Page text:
Facility takeover fraud – telephone is the channel of choice
Author: Sandra Peaston
Posted: 10 May 2017
Through 2016 our member organisations identified that abuse of identity information was taking place via a handful of different fraud types. One of the most common is facility takeover fraud.
Facility takeover fraud cases are where a fraudster gains access to the accounts of innocent victims and then uses that access for their own benefit. This type of fraud had been on the wane following peak levels identified in 2012.
By 2015, the number of facility takeover frauds identified over the course of the year had more than halved compared with 2012. This rapid decrease was largely attributed to increased account security, with initiatives such as card readers and device authentication strengthening access control.
This means that the substantial increase identified in 2016 – an increase of 45% up to over 22,500 cases – is notable.
A key difference between identity fraud and facility takeover fraud is the extent to which it is perpetrated online. While 88% of identity frauds were perpetrated online, only 30% of facility takeover frauds targeted online access.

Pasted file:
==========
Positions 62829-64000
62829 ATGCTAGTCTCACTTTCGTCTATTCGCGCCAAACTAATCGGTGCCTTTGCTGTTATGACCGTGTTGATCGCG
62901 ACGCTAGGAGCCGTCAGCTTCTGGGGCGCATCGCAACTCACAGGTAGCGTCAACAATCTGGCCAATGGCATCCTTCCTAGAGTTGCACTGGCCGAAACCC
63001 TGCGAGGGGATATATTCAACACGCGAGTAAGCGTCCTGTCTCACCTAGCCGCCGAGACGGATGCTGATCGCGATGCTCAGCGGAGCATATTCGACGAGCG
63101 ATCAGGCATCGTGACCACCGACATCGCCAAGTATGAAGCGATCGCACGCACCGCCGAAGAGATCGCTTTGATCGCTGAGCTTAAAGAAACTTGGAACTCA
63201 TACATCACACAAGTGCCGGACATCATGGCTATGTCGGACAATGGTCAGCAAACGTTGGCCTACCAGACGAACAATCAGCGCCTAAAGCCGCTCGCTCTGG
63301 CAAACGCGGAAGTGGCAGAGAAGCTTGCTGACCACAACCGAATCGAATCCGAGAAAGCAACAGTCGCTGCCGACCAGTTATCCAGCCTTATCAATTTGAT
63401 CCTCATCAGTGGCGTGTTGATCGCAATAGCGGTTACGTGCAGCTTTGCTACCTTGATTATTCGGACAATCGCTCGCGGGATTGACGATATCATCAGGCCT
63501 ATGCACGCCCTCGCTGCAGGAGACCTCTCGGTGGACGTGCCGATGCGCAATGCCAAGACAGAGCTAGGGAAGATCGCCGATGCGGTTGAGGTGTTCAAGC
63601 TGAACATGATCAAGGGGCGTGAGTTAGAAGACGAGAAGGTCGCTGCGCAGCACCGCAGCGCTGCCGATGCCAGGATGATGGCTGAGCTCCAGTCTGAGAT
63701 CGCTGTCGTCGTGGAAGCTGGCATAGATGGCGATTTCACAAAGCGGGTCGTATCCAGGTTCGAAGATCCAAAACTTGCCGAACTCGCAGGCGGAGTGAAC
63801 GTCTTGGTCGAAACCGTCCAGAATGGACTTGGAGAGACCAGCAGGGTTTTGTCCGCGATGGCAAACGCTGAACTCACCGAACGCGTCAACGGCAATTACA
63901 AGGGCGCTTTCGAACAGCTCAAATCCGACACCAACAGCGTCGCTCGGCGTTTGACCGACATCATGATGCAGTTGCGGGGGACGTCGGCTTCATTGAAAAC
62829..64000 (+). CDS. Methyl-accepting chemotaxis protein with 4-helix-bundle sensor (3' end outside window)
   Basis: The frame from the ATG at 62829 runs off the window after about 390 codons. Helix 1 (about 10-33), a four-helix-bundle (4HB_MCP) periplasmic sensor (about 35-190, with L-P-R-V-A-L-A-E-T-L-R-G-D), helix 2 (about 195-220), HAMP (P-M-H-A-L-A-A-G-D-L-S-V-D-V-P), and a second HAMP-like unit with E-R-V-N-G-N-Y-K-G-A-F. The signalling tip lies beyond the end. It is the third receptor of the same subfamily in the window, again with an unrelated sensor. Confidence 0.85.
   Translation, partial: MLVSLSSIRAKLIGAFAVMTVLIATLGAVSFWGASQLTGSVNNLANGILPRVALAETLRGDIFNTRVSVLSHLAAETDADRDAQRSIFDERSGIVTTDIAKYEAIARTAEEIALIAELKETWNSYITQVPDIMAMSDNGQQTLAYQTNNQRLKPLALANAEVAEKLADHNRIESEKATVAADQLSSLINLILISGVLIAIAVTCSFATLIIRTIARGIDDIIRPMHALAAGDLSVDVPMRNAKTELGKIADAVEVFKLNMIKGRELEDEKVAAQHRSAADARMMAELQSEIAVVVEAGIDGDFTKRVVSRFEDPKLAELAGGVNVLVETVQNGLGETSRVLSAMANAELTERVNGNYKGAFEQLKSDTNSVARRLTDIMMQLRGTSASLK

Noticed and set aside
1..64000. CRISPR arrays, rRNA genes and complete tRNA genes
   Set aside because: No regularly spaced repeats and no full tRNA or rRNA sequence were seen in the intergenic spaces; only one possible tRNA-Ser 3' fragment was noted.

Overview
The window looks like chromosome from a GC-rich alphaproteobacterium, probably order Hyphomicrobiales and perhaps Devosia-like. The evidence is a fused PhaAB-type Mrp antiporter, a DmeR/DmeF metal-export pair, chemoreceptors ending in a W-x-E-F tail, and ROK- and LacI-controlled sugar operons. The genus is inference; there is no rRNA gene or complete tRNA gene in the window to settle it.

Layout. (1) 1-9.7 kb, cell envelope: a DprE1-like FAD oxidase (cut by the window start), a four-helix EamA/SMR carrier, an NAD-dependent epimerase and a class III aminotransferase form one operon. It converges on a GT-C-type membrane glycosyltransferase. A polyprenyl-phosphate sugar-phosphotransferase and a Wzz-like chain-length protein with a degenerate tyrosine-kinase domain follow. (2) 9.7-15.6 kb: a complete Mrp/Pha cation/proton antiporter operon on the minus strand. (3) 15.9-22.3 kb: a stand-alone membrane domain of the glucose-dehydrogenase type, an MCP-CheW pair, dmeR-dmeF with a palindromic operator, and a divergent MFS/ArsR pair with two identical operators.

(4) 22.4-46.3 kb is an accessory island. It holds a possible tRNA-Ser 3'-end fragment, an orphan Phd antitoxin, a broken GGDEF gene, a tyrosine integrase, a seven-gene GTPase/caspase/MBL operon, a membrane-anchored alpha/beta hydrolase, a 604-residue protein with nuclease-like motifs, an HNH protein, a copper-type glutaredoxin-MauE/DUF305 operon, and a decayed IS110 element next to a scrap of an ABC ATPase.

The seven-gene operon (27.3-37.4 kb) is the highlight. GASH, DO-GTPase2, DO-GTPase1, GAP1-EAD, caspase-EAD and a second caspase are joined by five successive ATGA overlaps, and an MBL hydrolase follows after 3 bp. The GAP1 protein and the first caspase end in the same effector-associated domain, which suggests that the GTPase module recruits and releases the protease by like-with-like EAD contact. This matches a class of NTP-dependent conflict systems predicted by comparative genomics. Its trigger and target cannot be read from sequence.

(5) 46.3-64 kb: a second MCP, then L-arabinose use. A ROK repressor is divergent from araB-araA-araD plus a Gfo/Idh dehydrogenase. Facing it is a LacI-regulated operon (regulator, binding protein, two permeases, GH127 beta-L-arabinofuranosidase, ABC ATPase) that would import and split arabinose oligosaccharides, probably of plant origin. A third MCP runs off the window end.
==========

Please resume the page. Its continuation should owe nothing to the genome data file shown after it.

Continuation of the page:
Most commonly, and in over 50% of cases, takeovers were attempted through telephone channels. It is these telephone takeovers that have driven the overall increase in takeover fraud, and in particular the takeover of mobile phone accounts in order to obtain upgrades.
This targeting of the telephone channel reiterates the advances that have been made in securing online access to customer accounts. In fact, the number of identified attempted online takeovers decreased in 2016, demonstrating that so long as there are multiple different ways for customers to access their own accounts then fraudsters will attempt to gain access to those accounts using many different methods.
The security of these channels cannot be neglected, as fraudsters will target what they perceive to be the weakest point. As technical innovations continue to improve online security, the weakest point appears to be the human being at the end of a phone line.
Investment in the deployment of voice recognition technology and other techniques to secure this point of access should be part of all organisations’ armoury, as well as increasing awareness through training for call centre staff.
This piece was originally featured in our report Fraudscape, which gives the full story on fraud and financial crime in the UK in 2016.
Sandra Peaston is Assistant Director, Insight, at Cifas. She is the author of our annual UK fraud trends report Fraudscape.
Sandra will be speaking at our Annual Conference on 13 June, 2017.